“Vic was always very good. He would take it easy on me, of course, but I would learn so much from sparring with guys like him and Jojo Diaz and Frankie Gomez,” said Estrada, who grew up and still lives in East L.A.

Pasillas, 28, had more than 300 amateur fights. He lost only eight times. Anyone who ever saw him fight immediately recognized his immense talent.

“Vic is one of the best fighters I ever saw,” said Joe Estrada. “Everyone knew that when he’s in shape he can’t be beat. Just so much talent.”

That talent will be tested on Saturday when he meets Michigan’s undefeated Aleem. Whoever wins their battle will meet the winner between Angelo Leo and Stephen Fulton who fight for the WBO super bantamweight title.

“I want to fight the best now, and Pasillas is one of the best fighters in the division. I’m not ducking or dodging anyone. I’m going to be a world champion by all means necessary,” said Aleem who now fights out of Las Vegas.

Pasillas doesn’t doubt that Aleem has talent.

“I don’t want to give up my game plan but best believe I’m going to do whatever it takes to win this fight. If he wants to bang, then we’ll bang, if he wants to box, we’ll box. I’ve seen so many different styles in the amateurs, there is nothing that he brings that I haven’t seen. My power is what he’s going to have to deal with,” Pasillas said.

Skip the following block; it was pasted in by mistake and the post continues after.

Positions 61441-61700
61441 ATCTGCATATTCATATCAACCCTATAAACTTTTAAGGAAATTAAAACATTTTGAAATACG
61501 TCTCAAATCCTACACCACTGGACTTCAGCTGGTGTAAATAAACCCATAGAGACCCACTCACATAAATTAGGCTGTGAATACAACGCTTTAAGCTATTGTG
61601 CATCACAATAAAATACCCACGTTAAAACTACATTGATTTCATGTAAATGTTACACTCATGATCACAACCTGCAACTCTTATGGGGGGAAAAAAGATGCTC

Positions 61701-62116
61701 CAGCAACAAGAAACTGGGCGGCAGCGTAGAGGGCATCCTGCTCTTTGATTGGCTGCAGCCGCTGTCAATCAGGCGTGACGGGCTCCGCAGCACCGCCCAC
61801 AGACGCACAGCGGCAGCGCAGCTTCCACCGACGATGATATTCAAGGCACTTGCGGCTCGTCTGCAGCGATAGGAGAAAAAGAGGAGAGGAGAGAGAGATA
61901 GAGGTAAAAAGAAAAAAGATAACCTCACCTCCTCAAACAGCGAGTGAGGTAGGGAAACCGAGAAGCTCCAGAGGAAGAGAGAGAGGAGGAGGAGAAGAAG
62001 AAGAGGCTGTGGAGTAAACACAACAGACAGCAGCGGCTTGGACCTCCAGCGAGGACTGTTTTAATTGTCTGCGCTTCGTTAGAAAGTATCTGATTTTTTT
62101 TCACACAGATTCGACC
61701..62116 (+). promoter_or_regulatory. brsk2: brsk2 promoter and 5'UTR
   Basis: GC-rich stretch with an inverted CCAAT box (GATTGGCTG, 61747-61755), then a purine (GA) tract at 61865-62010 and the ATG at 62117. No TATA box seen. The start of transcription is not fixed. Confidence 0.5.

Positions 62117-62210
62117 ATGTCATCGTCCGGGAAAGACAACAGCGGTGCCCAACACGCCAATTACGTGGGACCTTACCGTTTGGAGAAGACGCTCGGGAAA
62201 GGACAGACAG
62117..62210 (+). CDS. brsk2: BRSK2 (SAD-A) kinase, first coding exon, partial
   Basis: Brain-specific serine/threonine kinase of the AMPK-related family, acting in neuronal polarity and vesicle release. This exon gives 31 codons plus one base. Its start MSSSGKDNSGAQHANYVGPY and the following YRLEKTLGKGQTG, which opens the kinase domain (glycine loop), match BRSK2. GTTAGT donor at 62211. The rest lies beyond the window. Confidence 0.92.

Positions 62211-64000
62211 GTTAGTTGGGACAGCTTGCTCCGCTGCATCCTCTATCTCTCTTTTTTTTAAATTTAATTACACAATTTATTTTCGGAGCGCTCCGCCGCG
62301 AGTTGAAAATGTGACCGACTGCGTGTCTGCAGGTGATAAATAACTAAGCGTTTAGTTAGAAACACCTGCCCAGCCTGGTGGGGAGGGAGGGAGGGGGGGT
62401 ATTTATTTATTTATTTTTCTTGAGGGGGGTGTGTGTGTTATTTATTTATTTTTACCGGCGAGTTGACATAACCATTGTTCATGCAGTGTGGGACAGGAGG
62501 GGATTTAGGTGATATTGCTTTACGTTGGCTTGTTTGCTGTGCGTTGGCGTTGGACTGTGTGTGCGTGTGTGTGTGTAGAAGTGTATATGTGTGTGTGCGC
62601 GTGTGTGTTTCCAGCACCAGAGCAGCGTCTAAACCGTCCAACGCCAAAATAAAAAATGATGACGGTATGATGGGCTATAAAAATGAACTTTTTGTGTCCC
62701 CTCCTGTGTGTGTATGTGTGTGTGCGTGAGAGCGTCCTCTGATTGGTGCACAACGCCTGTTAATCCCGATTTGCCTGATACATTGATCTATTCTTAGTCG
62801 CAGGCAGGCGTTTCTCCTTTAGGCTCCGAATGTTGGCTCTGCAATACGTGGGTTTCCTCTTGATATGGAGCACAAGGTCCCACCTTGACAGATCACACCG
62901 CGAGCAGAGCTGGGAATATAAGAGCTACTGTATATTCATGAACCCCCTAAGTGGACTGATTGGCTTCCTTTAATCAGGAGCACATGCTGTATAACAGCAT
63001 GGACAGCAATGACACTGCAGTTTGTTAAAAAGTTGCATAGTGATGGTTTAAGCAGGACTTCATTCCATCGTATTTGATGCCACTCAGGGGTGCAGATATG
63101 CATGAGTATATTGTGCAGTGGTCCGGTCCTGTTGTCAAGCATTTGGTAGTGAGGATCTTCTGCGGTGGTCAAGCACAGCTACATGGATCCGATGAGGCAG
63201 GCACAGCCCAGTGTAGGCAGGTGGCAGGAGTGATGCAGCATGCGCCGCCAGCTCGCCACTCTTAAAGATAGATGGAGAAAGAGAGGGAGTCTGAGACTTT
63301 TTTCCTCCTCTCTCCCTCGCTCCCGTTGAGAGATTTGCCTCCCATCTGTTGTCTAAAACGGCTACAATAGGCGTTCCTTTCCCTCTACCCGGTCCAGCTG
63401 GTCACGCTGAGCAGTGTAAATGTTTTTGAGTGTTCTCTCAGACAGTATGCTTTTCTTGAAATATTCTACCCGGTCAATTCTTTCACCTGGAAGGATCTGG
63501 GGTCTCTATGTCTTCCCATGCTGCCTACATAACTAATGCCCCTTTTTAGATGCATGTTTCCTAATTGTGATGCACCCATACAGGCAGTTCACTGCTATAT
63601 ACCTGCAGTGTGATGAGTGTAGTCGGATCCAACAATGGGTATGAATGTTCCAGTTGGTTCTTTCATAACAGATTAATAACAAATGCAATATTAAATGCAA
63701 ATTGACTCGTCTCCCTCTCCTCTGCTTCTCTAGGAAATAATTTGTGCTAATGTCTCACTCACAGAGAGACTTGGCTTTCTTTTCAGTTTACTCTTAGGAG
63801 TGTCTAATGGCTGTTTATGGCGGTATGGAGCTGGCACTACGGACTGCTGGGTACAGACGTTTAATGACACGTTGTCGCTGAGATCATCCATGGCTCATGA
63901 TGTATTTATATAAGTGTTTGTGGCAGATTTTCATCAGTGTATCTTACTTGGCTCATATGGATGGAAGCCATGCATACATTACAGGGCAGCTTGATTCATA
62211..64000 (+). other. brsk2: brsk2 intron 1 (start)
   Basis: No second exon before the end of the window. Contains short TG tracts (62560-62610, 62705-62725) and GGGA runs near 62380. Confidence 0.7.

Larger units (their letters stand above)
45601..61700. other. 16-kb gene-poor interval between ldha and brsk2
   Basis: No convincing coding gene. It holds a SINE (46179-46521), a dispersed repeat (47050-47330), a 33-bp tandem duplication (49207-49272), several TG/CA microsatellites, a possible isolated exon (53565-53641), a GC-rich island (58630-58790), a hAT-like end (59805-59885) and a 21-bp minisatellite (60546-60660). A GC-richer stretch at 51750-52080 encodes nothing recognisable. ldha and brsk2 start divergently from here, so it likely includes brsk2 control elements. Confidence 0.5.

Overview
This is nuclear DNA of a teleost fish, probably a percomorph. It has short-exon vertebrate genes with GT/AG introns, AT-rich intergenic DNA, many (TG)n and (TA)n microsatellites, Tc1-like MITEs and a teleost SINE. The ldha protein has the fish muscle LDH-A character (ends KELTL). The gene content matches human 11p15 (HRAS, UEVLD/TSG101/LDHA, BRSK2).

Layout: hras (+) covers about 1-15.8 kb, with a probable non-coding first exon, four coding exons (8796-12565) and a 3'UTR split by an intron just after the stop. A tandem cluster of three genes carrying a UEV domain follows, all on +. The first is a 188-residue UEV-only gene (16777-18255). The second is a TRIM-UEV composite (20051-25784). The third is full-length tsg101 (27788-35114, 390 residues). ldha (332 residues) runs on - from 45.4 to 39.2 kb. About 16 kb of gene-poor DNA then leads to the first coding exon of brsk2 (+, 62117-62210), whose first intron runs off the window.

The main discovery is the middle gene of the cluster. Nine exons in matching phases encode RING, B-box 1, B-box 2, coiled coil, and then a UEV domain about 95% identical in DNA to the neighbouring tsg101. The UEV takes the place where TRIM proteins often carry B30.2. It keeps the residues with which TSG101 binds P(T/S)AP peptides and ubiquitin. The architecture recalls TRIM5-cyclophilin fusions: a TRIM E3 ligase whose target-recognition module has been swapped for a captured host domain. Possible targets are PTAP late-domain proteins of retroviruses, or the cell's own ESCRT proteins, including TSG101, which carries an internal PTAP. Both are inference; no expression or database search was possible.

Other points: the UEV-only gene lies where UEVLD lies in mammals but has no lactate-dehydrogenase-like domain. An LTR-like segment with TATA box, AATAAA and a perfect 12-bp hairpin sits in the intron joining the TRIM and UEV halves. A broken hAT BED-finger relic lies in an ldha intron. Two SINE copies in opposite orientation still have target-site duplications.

It’s been an incredible up and down journey so far for Pasillas; a lifetime of dealing with hidden traps on East L.A. streets that have toppled many previous fighters now long forgotten.

Or will those same streets show the way to glittering success as former champions De La Hoya, Santa Cruz, Joey Olivo, Richie Lemos, Newsboy Brown and Solly Garcia Smith discovered.

One thing Pasillas already discovered was his own family.

“People invite me all the time to events and parties but I tell them I already have plans with my family,” said Pasillas who has a wife and two elementary age children. “I never really had a family like other people.”

Now he has his own family. Something he didn’t have during his youth due to drugs and the streets.